Spices have always been the most sought-after ingredients to enhance the flavour of food. Spices are derived from taxonomically different plant species and harbour allergenic potency which can induce a wide spectrum of symptoms, ranging from mild local to severe systemic reactions.
Occupational exposure to spice allergens occurs mainly in spice milling, the food industry and herb processing plants. During spice milling, blending/sifting, weighing, scooping and packing activities high dust exposures result in potential inhalation by exposed workers.
The bioactive ingredients in spices have the potential of inducing symptoms ranging from mild local to severe systemic allergic reactions. Workers in the spice-related industry are exposed to a variety of different respiratory sensitizers that may cause sensitisation through inhalation or skin contact. Inhalation of spice dust has the potential to cause respiratory allergies such as asthma, contact dermatitis and occasionally anaphylaxis.
Spice Dust is Combustible and is an Explosion Hazard:
When most people think of controlling dust in the workplace, they think of taking steps to avoid inhaling dusts to prevent health problems. However, the accumulation of combustible dusts in the workplace can lead to far greater consequences. As seen in recent years, neglect of housekeeping and improper handling of combustible dusts can lead to property damage, injuries and loss of life.
Various production and handling facilities are facilities that may receive, handle, store, process and ship bulk raw agricultural commodities such as spice dust. These handling facilities include elevators, production equipment, dust pelletizing plants, and facilities with dry grinding operations.
The agriculture handling industry is a high hazard industry where workers can be exposed to numerous serious and life threatening hazards. These hazards include: fires and explosions from dust accumulation.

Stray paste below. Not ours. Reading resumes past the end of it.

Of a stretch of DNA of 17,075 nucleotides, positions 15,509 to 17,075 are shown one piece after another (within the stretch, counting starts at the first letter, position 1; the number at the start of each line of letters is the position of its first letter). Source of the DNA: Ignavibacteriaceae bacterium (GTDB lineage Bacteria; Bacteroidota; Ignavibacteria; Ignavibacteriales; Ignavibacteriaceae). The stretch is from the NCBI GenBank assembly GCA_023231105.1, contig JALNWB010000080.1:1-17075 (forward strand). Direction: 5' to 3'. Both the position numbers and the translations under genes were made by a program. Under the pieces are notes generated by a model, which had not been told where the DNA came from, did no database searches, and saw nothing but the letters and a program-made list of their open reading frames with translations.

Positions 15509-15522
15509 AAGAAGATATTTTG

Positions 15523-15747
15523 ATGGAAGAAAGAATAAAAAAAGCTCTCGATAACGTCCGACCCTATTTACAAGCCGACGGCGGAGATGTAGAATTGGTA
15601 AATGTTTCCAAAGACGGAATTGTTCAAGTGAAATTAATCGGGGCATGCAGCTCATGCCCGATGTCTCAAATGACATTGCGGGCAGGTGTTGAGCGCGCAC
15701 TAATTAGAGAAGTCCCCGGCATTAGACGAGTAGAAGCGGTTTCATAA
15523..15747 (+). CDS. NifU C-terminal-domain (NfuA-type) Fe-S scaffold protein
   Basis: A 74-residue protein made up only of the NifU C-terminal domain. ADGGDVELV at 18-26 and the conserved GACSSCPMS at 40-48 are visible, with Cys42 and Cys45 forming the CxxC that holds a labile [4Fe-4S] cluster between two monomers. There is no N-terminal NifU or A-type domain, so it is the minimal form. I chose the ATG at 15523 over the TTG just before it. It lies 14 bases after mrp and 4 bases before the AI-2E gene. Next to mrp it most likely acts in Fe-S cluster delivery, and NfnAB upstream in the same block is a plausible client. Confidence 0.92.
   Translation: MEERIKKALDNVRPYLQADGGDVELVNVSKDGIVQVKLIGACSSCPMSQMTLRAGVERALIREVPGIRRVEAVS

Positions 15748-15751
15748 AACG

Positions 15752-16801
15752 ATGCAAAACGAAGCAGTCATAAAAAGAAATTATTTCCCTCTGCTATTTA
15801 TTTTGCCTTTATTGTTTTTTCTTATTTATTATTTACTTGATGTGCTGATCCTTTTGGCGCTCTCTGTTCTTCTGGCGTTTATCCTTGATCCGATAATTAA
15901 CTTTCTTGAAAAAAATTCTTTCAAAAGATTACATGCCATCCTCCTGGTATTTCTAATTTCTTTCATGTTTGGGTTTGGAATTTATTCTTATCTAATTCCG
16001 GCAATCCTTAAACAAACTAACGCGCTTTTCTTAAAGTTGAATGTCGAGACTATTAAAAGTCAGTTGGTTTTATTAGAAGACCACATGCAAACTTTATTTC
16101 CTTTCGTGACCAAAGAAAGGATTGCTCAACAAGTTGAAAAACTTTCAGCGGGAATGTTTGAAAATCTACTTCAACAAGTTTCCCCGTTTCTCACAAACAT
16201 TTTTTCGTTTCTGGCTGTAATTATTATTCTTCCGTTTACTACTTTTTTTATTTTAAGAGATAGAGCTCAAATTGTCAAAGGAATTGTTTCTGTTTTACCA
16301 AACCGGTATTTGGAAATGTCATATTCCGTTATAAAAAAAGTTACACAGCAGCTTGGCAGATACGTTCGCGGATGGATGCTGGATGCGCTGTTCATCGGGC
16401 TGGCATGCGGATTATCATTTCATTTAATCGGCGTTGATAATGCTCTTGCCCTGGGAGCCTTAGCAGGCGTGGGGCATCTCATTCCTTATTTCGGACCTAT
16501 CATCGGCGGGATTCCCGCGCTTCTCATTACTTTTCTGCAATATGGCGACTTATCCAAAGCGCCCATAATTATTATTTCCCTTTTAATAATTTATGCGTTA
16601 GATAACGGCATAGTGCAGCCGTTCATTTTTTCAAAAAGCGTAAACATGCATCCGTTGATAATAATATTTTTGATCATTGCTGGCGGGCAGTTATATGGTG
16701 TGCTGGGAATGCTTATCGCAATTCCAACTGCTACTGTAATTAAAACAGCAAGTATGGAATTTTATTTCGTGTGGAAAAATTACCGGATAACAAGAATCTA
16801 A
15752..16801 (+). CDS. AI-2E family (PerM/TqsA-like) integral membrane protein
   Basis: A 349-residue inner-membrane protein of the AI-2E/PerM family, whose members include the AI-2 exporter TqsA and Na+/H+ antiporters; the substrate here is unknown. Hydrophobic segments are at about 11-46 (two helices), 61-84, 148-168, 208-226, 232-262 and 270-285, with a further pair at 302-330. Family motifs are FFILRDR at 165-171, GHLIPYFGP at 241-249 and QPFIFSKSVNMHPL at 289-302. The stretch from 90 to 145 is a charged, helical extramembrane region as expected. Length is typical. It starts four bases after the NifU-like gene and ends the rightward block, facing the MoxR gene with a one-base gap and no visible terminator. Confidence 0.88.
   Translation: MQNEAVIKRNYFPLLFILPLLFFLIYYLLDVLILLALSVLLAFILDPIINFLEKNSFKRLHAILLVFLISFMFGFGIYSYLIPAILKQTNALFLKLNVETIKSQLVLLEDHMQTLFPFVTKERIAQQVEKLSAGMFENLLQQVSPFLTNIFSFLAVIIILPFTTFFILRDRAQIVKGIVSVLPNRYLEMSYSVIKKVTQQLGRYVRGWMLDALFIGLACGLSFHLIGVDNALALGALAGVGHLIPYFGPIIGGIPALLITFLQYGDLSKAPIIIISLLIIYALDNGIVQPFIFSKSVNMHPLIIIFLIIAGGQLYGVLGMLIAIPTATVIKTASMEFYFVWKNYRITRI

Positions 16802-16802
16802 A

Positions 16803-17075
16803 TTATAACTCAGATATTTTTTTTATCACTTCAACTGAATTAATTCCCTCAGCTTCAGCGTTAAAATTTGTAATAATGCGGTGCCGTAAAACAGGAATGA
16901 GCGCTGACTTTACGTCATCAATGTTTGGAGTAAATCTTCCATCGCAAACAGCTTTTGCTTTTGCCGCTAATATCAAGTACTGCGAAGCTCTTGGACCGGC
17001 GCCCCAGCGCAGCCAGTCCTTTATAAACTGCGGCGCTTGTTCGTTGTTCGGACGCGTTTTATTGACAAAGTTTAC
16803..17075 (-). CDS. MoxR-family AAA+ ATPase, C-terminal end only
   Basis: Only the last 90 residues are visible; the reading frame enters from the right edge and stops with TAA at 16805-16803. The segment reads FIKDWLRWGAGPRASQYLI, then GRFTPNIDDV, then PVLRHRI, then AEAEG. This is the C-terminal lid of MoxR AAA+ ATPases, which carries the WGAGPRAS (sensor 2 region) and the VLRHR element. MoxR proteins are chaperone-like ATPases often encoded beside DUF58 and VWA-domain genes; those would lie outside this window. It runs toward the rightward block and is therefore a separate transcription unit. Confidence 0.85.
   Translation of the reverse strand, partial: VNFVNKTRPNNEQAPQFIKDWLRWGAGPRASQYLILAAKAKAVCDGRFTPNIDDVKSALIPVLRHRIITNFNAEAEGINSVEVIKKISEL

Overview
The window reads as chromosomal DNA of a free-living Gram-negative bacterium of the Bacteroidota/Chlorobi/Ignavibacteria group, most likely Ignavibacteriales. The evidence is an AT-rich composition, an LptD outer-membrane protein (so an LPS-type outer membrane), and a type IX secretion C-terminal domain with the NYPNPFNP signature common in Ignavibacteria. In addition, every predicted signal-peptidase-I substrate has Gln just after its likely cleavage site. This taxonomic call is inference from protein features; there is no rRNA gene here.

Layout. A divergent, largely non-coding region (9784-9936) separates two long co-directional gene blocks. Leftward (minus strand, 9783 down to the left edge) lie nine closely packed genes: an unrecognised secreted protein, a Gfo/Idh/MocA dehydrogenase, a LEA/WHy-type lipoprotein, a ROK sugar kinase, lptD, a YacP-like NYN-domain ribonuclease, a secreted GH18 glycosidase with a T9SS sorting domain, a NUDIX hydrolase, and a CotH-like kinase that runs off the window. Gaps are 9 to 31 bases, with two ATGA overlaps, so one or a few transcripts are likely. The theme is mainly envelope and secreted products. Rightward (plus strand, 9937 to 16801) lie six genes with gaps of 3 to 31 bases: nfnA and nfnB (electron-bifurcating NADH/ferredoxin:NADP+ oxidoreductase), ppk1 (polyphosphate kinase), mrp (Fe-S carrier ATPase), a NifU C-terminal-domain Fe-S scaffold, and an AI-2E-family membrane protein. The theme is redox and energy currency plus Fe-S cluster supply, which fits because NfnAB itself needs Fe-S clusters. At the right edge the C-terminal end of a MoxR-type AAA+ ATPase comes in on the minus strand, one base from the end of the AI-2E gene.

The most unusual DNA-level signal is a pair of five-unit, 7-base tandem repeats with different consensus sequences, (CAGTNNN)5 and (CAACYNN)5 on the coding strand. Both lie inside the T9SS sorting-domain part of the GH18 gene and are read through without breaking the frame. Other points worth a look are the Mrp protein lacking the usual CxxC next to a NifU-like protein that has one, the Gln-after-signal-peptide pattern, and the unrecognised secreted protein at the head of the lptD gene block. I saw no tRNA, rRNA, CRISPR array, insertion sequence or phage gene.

In general, combustible particulates having an effective diameter of 420 μm or smaller, as determined by passing through a U.S. No. 40 Standard Sieve, are generally considered to be combustible dusts. However, agglomerates of combustible materials that have lengths that are large compared to their diameter (and will not usually pass through a 420 μm sieve) can still pose a deflagration hazard. Therefore, any particle that has a surface area to volume ratio greater than that of a 420 μm diameter sphere should also be considered a combustible dust.
The vast majority of natural and synthetic organic materials, as well as some metals, can form combustible dust. The NFPA’s Industrial Fire Hazards Handbook states, “any industrial process that reduces a combustible material and some normally non-combustible materials to a finely divided state presents a potential for a serious fire or explosion.”
Suggested Industrial Vacuums for Recovery of Toxic & Combustible Dust
PrestiVac HEPAPlus* Vacuums are specifically designed to safely vacuum toxic dusts. Equipped with a Certified Absolute HEPAPlus*filter with an efficiency of 99.995% on 0.2 micron so there is no risk of exposure or contamination for the operator or the environment. These vacuums are tested for absolute filtration. Testing Method: IEST RP-CC034.3. H14. MIL-STD 282 / A.S.T.M. - D2986-91. MPPS method EN 1822.
PrestiVac Explosion Proof/Dust Ignition Protected Vacuums are designed to safely vacuum explosive, flammable, combustible conductive* dusts. Our Explosion Proof/Dust Ignition Protected Vacuums are completely grounded and static dissipating because they are built entirely with non-sparking metals and do not have any painted components so there is no risk of fire or explosion from a spark or static build up. All the electrical components, including the motor and starter are totally enclosed so there is no source of ignition. Our explosion proof vacuum cleaners comply with NFPA 484 guidelines and are an effective tool for good housekeeping practise as per OSHA.
Which Industries are at Risk with Spice Dust?